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Noob Reviews: The Pale Door

Please be advised that during the review, I have tried to avoid a lot of spoilers. However, there may still be a few included helping explain specific points.



What is The Pale Door?


The Pale Door is a western horror that follows Duncan Dalton’s gang of outlaws on their latest misadventure after robbing a heavily guarded train. However, instead of the gold and riches, they thought they would secure from their score, they come across a chained box containing a mysterious girl (named Pearl) who offers them a reward for seeing her safely returned to her family.


Down on their luck and out of pocket after their anticlimactic robbery, the gang begrudgingly agree. Little do the gang members know though, the girl’s hometown of Potemkin has a dark and sinister past, a past that two centuries ago to the day saw a powerful coven of witches attacked. A coven of witches who do not forget, do not forgive and require blood sacrifices to keep them sustained.

What type of genre is the film?


The Pale Door is a western horror with heavy elements of drama.

When was The Pale Door released?


The Pale Door was released in August 2020.

Do you have a trailer to show us?

- The official trailer linked from RLJE Films’ YouTube channel -

Alternatively, you can find The Pale Door on Blu-Ray, DVD and select streaming platforms like Amazon’s Prime Video and Shudder.


Who are some of the actors and actresses that we might know?

For a full cast listing, please see the official IMDB page here.



What did you think of The Pale Door?


The Pale Door is one of the very few films on Shudder that I did not enjoy, and I can not stress this strongly enough, but run. Run far away or if you are cornered in a room with it, kill it with fire. Don’t worry though I will explain that quite dramatic and over the top statement.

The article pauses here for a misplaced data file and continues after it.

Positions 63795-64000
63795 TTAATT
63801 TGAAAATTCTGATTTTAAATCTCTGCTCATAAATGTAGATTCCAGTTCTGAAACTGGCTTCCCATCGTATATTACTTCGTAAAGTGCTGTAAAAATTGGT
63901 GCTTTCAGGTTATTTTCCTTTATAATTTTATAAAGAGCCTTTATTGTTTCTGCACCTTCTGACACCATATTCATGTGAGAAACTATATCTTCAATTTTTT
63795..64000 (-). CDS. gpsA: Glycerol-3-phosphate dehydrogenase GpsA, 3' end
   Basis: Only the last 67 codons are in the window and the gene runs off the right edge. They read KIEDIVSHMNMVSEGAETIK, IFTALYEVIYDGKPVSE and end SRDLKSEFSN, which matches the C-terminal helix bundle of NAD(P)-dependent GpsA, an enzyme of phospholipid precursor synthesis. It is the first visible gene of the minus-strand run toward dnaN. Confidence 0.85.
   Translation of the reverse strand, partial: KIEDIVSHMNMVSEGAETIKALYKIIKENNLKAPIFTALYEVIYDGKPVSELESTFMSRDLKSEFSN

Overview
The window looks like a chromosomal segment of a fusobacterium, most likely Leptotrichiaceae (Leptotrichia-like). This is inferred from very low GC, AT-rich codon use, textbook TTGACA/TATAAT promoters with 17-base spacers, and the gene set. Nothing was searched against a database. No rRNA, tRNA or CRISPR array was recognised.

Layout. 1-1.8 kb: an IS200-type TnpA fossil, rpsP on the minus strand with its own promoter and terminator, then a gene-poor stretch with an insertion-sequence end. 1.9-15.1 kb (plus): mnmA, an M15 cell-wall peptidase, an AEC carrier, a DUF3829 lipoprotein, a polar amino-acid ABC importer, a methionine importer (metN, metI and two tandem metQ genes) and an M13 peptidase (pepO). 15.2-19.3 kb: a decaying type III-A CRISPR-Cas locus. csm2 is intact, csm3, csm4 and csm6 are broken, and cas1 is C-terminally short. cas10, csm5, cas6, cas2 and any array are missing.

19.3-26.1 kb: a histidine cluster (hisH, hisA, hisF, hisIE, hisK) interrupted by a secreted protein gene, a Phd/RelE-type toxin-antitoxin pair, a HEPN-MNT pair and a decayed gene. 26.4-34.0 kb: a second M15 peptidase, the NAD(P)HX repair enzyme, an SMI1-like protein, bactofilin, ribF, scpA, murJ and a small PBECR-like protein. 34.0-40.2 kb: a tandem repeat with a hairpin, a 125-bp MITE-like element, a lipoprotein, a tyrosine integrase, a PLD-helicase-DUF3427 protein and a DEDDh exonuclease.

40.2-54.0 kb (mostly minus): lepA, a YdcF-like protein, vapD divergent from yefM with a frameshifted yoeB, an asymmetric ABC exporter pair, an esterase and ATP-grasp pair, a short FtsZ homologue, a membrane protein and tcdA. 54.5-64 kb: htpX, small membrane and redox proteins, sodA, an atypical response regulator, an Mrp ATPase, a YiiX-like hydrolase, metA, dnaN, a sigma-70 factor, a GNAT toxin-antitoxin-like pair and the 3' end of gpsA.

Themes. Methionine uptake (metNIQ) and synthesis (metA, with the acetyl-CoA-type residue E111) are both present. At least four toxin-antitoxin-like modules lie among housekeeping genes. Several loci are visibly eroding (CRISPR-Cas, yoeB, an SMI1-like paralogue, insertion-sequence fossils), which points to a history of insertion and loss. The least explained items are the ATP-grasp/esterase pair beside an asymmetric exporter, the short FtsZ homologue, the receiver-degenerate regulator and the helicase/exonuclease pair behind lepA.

The film looks at best like a cheesy horror with equal parts western cheese, yet a fun little romp when watching the trailer. Unfortunately, the trailer has been cut so that most of the film’s best bits are all in that short few minutes trailer. Although the story is quite an interesting one and begins to unfold in weird and wonderful ways, it’s delivery and pacing were very poorly executed. Many of the fight sequences and quite critical parts of the film, are delivered more though the suggestion of something happening off-camera than you actually getting to see what happens. And the ending to the film is essentially a slap across the face for wasting ninety-odd minutes watching up to that point.


Although The Pale Door’s budget was small, the set pieces for the train and outdoors areas were beautiful and really atmospheric, helping increase the chill factor. The town and taverns where the majority of the film takes palace, on the other hand, are all too new and in some ways modern, for the period, breaking the immersion instantly. The coven’s scorched and bloody true forms are also no better. When it comes to the witches’ design and costumes, they are quite mediocre, dull and honestly could have been scarier if they had been taken out of a Goosebumps tale.